Looming uncertainty. Unwanted pain. Doubting of truths once trusted. Struggling world economies. Promised but paling world peace. Questions tumbling around in minds unsure where to look for answers.
Does that sound familiar? Well, I think it sounds like our time, but, interestingly enough, I’m discovering all of those statements could be said about England seventy-some years ago as it entered World War II.
Perhaps we like to think our struggles are unique to us. Some of us might even like to feel sorry for ourselves. It seems sometimes Christians (of various backgrounds) especially like to think that the “badness” of their time is the worst it’s ever been because that might mean Jesus is going to come again soon and sweep His people into heaven – and away from pain, sorrow and loss – with Him.
While I think looking forward to the return of Christ is a wonderful (and good!) thing, for anyone who has studied history there’s a problem with thinking the timing is based on present problems: Life has been downright horrible time and again. If anyone had a right to think life couldn’t get any worse, it would be the people getting bombed in London or the people living in Germany during Hitler’s reign…and many thousands throughout the centuries before them. And did the world end? Apparently not.
The upside to there having been struggles in the past is that Christians can learn from how the Church faced those challenges. Take the religious branch of the BBC during WWII for example. They faced a question not unlike the church faces today.
How can the church meet a hurting people where they are and show that Christianity is for real life including all the pain?
Enter Clive Staples Lewis or C.S. Lewis or even Jack as his friends would call him.
He was a man acquainted with pain, having lost his mother at a young age and having served in WWI. He had once been a skilled skeptic of Christianity but became one of its greatest advocates. And although he was a university professor, he managed to reach the British people via the “wireless” in a way that common people could appreciate even as they managed ration cards, hid in bomb shelters, wrestled with ideologies like nationalism and Communism and heard that their loved ones were never coming home.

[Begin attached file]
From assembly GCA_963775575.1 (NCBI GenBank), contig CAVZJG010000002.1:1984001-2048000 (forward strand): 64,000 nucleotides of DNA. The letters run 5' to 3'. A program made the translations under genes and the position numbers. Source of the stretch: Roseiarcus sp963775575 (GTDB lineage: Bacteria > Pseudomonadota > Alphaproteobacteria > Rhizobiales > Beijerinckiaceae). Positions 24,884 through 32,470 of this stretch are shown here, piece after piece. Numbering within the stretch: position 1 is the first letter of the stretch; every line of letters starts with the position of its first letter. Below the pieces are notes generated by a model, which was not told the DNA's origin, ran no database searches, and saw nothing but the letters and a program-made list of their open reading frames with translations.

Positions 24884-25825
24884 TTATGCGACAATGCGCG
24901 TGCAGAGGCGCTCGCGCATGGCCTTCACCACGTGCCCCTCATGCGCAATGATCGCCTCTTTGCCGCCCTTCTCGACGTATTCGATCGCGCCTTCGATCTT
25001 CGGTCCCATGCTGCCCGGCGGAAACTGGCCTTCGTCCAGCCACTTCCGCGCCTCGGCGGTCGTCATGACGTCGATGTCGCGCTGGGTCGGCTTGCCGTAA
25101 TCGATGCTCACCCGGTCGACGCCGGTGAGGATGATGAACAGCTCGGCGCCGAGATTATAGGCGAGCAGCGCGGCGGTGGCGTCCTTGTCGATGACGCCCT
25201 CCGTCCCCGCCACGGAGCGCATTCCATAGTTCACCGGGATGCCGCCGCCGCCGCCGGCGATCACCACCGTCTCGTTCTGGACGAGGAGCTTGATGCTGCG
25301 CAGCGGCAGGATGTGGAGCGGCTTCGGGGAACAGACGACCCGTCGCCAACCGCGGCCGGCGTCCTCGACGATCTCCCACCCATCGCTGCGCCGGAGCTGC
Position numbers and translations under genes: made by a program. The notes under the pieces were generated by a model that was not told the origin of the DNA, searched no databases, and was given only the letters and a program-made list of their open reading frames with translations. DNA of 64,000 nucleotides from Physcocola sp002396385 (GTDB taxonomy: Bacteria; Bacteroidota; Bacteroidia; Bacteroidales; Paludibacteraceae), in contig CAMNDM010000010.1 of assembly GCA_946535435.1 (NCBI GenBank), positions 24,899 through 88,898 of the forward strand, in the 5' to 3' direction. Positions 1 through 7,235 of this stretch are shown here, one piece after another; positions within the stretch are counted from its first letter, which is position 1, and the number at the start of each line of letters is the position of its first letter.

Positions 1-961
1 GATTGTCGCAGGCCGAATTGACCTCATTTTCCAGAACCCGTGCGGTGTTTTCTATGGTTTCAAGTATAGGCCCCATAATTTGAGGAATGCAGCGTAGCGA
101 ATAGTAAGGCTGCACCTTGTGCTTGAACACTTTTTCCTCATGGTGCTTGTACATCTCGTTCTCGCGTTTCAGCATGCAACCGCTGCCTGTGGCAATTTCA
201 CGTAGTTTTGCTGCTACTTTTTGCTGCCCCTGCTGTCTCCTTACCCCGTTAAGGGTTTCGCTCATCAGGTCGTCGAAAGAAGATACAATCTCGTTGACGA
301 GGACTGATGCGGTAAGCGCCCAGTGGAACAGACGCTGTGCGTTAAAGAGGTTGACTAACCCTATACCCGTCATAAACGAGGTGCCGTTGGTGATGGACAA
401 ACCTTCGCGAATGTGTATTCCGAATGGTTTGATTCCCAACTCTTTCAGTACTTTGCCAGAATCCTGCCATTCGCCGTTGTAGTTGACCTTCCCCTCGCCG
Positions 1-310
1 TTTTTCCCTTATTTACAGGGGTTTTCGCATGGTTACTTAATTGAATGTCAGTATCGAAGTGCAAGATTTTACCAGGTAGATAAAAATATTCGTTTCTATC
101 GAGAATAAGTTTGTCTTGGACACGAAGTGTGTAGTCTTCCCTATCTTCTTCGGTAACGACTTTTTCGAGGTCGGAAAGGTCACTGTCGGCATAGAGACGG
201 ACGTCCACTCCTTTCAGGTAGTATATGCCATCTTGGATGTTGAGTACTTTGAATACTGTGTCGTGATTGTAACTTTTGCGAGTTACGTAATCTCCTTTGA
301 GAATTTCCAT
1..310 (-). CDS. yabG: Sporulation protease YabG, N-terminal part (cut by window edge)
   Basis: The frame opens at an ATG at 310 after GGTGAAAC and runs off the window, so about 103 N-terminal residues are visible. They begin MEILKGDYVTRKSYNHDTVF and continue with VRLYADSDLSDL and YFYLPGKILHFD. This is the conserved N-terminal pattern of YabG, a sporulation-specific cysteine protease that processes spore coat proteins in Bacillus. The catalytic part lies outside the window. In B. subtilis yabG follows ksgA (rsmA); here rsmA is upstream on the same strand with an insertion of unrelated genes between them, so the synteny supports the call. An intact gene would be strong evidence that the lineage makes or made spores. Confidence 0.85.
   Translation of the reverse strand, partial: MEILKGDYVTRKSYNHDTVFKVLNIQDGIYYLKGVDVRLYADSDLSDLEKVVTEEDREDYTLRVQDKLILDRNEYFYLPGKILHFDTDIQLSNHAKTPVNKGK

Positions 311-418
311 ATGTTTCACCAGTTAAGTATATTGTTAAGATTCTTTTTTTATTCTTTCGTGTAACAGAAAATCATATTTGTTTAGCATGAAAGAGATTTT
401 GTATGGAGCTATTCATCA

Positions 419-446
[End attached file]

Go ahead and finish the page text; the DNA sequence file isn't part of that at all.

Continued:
But it didn’t all come easy to him.
In fact, his first attempt at speaking to a group of British soldiers on Christianity was decidedly disappointing.
However, thanks to some encouragement, he didn’t give up there. And from his labors grew a modern classic called Mere Christianity.
I haven’t finished the book C.S. Lewis & Mere Christianity: The Crisis That Created a Classic yet, but I have listened to the companion radio threatre drama C.S. at War, and I think there are several tips we can all gain from the life of C.S. Lewis.
- He kept learning, even from his own failures.
- He had the humility to let his radio talks be edited and revised.
- He sought counsel.
- He genuinely cared for people.
- And it was the Lord Who made his efforts successful.
Maybe if we want to move forward well in 2016 – both looking forward to Christ’s return and living well in the meantime – we need to take some time to look backward. After all, on this earth, some things could very well be timeless.
1 1Paul McCusker, C.S. Lewis & Mere Christianity: The Crisis That Created a Classic. Focus on the Family (Colorado Springs, 2014), pgs. 30-31.
2Ibid., pg. 105.